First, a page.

Others: Rich Fisher, Nebraska; Josh Gattis, Penn State; Bobby Kennedy, Iowa; Ben McDaniels, Rutgers; Terrence Samuel, Michigan State; Zach Smith, Ohio State
Tight ends: John Donovan, Penn State. No team has an array of tight ends like the Nittany Lions. And Donovan did his best to maximize his guys for an offense that struggled mightily in most facets. Jesse James had 35 catches for 369 yards; Kyle Carter had 13 grabs for 123; freshman Mike Gesicki had 11 for 114.
Others: Jim Bollman, Michigan State; Jeff Genyk, Wisconsin; Bob Heffner, Northwestern; Tim Hinton, Ohio State; Rob Reeves, Minnesota
Coordinator: Dave Aranda, Wisconsin. Nicknamed the ?Professor? for his voracious appetite for Xs and Os and studying, Aranda's unit allowed just 283.2 yards per game, this after replacing its entire front seven from 2013. His 3-4 scheme was known for its multiple looks and ability to confuse the opposition.
Others: Chris Ash, Ohio State; Tracy Claeys, Minnesota; Greg Mattison, Michigan; Pat Narduzzi, Michigan State; Phil Parker, Iowa; Bob Shoop, Penn State
Line: Sean Spencer, Penn State. The Nittany Lions were No. 1 in the nation vs. the run, allowing 84.8 yards per game on the ground. Opponents averaged a scant 2.6 yards per carry with 12 rushing touchdowns in 12 games. Amazing work by Spencer.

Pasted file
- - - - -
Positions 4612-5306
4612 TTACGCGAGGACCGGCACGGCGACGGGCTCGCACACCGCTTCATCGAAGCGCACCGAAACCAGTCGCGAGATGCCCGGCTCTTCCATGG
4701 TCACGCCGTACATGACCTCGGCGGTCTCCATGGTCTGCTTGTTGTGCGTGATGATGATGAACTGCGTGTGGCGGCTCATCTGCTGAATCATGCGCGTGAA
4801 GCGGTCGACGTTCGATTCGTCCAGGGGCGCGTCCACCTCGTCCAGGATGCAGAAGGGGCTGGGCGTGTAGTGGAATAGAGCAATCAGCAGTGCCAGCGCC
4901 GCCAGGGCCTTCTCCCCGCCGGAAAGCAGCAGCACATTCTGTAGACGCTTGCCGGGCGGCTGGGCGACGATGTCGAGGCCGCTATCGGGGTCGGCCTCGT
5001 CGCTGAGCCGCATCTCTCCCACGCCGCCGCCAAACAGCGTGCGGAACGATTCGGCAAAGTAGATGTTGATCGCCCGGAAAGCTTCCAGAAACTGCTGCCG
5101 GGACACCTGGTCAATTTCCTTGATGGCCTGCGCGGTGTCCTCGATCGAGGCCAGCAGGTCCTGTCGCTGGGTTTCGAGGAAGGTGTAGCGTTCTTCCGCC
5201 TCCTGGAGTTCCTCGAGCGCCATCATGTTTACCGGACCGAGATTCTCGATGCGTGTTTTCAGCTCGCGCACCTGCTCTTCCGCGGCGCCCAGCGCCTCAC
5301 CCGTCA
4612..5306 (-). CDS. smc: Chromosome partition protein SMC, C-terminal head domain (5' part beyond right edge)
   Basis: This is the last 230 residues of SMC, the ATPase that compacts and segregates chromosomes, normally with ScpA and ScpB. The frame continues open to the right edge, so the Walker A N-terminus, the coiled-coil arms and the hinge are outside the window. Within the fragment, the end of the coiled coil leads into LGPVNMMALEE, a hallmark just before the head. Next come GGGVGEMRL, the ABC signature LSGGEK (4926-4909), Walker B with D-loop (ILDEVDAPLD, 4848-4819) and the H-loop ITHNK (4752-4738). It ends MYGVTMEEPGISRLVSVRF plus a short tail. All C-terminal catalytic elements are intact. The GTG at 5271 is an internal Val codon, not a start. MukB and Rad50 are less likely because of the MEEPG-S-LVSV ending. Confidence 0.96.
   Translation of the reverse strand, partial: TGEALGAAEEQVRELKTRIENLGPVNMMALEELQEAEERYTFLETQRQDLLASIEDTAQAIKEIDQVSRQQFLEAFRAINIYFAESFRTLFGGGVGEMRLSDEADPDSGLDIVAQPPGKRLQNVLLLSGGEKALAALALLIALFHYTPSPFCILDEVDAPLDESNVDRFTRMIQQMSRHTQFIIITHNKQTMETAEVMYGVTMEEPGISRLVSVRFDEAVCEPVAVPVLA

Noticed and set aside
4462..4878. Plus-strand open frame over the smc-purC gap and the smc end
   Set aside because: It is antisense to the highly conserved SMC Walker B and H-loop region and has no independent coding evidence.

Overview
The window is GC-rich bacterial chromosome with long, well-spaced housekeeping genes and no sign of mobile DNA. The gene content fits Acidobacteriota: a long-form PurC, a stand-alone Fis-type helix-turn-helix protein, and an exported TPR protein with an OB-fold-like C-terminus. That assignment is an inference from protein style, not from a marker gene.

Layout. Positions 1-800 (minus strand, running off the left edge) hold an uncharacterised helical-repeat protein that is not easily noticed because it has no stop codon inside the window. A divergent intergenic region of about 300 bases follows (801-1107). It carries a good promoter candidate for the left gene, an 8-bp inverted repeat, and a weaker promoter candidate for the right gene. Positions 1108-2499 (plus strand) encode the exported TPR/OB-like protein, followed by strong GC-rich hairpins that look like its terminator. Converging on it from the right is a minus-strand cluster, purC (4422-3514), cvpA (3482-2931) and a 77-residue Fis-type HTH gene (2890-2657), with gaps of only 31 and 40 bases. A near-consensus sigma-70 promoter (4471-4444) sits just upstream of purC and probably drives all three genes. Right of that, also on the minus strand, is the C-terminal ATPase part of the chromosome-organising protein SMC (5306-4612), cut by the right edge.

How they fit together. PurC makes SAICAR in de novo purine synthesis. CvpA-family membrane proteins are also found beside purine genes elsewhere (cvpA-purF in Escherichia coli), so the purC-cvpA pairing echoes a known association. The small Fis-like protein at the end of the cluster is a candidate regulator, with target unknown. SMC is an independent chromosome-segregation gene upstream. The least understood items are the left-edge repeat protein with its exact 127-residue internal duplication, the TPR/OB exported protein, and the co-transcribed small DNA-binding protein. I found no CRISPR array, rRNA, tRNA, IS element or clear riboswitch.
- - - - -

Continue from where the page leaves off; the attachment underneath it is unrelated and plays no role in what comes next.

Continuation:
Others: Ron Burton; Michigan State; Chad Kauha?aha?a, Wisconsin; Larry Johnson, Ohio State; Rick Kaczenski, Nebraska; Reese Morgan, Iowa; Jeff Phelps, Minnesota; Mark Smith, Michigan
Linebackers: Dave Aranda, Wisconsin. No one coached more linebackers who earned postseason honors than Aranda, who molded guys like Vince Biegel, Derek Landisch, Joe Schobert and Marcus Trotter into a formidable unit.
Others: Randy Bates, Northwestern; Luke Fickell, Ohio State; Greg Mattison, Michigan; Brent Pry, Penn State; Mike Sherels, Minnesota; Mike Tressel, Michigan State
Secondary: Phil Parker, Iowa. He is the Hawkeyes defensive coordinator but doubles as the secondary coach, the position he earned his reputation at in coaching. Iowa was No. 2 in the Big Ten vs. the pass, allowing 175.8 ypg. Big plays were kept at a minimum for this well-schooled bunch.
Others: Chris Ash/Kerry Coombs, Ohio State; Harlon Barnett, Michigan State; Bill Busch/Ben Strickland, Wisconsin; Jay Sawvel, Minnesota; Bob Shoop/Terry Smith, Penn State; Brian Stewart, Maryland
Special Teams: Andre Powell, Maryland. His units ranked consistently across the board as some of the best in the Big Ten. And no kicker was better than Brad Craddock.
Others: Kerry Coombs, Ohio State; Jeff Genyk, Wisconsin; Jay Sawvel, Minnesota; Mike Tressel, Michigan State
|About Tom Dienhart||BTN.com senior writer Tom Dienhart is a veteran sports journalist who covers Big Ten football and men's basketball for BTN.com and BTN TV. Find him on Twitter and Facebook, read all of his work at btn.com/tomdienhart, and subscribe to his posts via RSS. Also, send questions to his weekly mailbag using the form below and read all of his previous answers in his reader mailbag section.|